2. “Never go outside the expertise of your people. When an action or tactic is outside the experience of the people, the result is confusion, fear and retreat…. [and] the collapse of communication.
3. “Whenever possible, go outside the expertise of the enemy. Look for ways to increase insecurity, anxiety and uncertainty. (This happens all the time. Watch how many organizations under attack are blind-sided by seemingly irrelevant arguments that they are then forced to address.)
4. “Make the enemy live up to its own book of rules. You can kill them with this, for they can no more obey their own rules than the Christian church can live up to Christianity.”
5. “Ridicule is man’s most potent weapon. It is almost impossible to counteract ridicule. Also it infuriates the opposition, which then reacts to your advantage.”
6. “A good tactic is one your people enjoy.”
7. “A tactic that drags on too long becomes a drag. Man can sustain militant interest in any issue for only a limited time….”
8. “Keep the pressure on, with different tactics and actions, and utilize all events of the period for your purpose.”
9. “The threat is usually more terrifying than the thing itself.”
10. “The major premise for tactics is the development of operations that will maintain a constant pressure upon the opposition. It is this unceasing pressure that results in the reactions from the opposition that are essential for the success of the campaign.”
11. “If you push a negative hard and deep enough, it will break through into its counterside… every positive has its negative.”
12. “The price of a successful attack is a constructive alternative.”
13. Pick the target, freeze it, personalize it, and polarize it. In conflict tactics there are certain rules that [should be regarded] as universalities. One is that the opposition must be singled out as the target and ‘frozen.’…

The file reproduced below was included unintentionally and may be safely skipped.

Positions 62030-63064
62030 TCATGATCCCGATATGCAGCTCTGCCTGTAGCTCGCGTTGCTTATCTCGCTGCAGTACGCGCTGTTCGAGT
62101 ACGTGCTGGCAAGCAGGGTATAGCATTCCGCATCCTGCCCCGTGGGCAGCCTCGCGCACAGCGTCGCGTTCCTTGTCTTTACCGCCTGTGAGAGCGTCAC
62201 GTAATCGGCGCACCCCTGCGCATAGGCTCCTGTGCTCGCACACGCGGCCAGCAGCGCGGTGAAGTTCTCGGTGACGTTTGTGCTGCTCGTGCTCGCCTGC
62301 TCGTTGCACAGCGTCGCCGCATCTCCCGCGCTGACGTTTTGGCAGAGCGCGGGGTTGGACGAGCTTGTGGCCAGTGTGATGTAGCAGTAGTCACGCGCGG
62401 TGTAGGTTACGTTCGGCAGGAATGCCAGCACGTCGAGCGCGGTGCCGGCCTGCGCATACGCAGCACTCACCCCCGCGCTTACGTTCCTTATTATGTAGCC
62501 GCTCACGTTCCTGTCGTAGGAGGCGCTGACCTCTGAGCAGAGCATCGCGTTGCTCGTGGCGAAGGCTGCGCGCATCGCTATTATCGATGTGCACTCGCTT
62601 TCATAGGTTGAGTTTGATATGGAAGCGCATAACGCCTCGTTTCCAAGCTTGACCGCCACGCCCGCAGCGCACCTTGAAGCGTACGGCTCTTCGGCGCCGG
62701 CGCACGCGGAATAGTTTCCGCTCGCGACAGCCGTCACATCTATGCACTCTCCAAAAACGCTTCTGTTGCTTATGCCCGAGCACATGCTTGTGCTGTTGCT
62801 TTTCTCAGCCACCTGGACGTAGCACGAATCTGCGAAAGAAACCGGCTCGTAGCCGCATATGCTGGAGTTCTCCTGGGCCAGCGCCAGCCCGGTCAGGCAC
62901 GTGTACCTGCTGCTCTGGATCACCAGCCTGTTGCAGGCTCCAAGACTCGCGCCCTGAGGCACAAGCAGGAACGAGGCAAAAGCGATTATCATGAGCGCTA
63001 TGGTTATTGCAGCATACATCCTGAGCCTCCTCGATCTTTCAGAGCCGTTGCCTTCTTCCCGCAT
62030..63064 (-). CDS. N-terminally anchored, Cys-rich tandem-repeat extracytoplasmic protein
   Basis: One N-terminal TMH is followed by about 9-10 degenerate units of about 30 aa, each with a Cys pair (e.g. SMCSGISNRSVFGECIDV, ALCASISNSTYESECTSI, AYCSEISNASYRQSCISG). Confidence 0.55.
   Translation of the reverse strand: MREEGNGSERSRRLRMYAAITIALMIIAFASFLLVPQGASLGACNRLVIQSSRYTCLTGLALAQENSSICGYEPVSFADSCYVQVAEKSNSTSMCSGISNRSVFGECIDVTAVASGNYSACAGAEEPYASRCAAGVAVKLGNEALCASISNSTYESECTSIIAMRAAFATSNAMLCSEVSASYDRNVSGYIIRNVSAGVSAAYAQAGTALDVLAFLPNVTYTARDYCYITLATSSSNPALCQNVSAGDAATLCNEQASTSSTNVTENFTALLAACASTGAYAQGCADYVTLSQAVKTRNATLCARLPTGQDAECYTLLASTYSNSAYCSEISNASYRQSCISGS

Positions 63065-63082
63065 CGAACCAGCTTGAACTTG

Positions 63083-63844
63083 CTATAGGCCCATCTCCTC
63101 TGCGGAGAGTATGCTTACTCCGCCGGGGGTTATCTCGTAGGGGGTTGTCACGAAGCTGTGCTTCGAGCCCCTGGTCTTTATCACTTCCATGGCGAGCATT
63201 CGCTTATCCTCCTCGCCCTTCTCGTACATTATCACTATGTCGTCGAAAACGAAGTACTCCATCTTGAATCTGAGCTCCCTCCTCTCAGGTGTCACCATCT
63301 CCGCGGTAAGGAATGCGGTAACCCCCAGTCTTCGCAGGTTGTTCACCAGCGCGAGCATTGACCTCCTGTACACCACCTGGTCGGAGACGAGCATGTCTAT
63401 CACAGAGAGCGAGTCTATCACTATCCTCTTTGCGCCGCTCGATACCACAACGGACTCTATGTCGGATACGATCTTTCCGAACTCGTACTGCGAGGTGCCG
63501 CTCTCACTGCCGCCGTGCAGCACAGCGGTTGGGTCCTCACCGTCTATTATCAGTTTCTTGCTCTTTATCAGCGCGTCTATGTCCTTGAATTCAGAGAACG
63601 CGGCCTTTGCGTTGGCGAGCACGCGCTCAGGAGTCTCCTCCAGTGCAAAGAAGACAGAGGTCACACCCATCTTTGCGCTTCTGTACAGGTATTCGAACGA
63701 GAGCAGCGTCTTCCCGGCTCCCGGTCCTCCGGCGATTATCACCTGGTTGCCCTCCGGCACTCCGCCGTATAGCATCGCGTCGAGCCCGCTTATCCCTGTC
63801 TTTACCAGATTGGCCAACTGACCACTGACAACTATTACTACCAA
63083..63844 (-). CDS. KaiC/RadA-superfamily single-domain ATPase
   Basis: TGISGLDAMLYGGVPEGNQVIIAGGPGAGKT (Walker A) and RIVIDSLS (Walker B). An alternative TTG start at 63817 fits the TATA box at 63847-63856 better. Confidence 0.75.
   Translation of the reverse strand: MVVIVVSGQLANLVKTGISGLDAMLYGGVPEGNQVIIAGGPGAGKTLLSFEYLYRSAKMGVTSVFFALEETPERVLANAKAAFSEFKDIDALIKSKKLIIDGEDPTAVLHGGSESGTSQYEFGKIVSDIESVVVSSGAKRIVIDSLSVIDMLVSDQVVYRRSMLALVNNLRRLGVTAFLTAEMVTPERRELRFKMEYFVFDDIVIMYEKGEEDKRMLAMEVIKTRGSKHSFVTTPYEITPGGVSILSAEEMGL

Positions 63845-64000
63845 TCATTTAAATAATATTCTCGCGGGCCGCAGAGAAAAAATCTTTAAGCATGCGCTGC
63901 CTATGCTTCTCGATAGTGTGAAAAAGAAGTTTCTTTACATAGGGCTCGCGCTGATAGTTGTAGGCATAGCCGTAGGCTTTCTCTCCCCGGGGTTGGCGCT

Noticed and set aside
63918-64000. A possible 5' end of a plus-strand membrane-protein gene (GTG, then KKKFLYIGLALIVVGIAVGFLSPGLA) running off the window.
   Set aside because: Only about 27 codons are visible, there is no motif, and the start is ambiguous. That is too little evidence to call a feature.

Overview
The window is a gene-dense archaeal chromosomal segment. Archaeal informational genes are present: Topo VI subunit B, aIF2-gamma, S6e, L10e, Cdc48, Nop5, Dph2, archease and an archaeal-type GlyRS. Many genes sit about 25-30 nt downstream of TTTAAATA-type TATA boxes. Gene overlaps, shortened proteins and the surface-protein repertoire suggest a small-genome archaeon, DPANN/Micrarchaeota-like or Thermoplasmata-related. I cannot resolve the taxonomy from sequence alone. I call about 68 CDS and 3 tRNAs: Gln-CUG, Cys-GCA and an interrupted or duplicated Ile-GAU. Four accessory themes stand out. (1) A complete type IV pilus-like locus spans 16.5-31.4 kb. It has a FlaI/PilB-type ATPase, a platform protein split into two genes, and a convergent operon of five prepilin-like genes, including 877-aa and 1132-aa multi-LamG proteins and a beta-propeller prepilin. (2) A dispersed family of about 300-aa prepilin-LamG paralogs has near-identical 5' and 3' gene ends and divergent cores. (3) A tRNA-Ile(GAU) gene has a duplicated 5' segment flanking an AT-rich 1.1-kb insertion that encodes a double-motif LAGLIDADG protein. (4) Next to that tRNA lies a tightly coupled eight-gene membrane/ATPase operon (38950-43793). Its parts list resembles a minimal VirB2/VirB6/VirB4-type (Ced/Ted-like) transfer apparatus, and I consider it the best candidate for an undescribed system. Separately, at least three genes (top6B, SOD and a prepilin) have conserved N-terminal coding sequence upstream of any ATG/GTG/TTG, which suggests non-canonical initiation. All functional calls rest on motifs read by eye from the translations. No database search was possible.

“…any target can always say, ‘Why do you center on me when there are others to blame as well?’ When your ‘freeze the target,’ you disregard these [rational but distracting] arguments…. Then, as you zero in and freeze your target and carry out your attack, all the ‘others’ come out of the woodwork very soon. They become visible by their support of the target…’
“One acts decisively only in the conviction that all the angels are on one side and all the devils on the other.” (pps.127-134)
“The qualities Alinsky looked for in a good organizer were:
ego (“reaching for the highest level for which man can reach — to create, to be a ‘great creator,’ to play God”),
curiosity (raising “questions that agitate, that break through the accepted pattern”),
irreverence (“nothing is sacred”; the organizer “detests dogma, defies any finite definition of morality”),
imagination (“the fuel for the force that keeps an organizer organizing”),
a sense of humor (“the most potent weapons known to mankind are satire and ridicule“), and an
organized personality with confidence in presenting the right reason for his actions only “as a moral rationalization after the right end has been achieved.’…
“‘The organizer’s first job is to create the issues or problems,’ and ‘organizations must be based on many issues.’ The organizer ‘must first rub raw the resentments of the people of the community; fan the latent hostilities of many of the people to the point of overt expression. He must search out controversy and issues, rather than avoid them, for unless there is controversy people are not concerned enough to act. . . . An organizer must stir up dissatisfaction and discontent.'”CROSSROAD
Yuri Bezmenov, a former KGB agent and an expert on ideological subversion, defined the slow process of demoralization that has transformed America from a conservative and mostly homogeneous country into a socially-Marxist, egalitarian country that could elect someone like Barack Hussein Obama. Even more amazing, he said all this in 1984.
HOW TO BRAINWASH A NATION: “The process of demoralization is complete and irreversible.”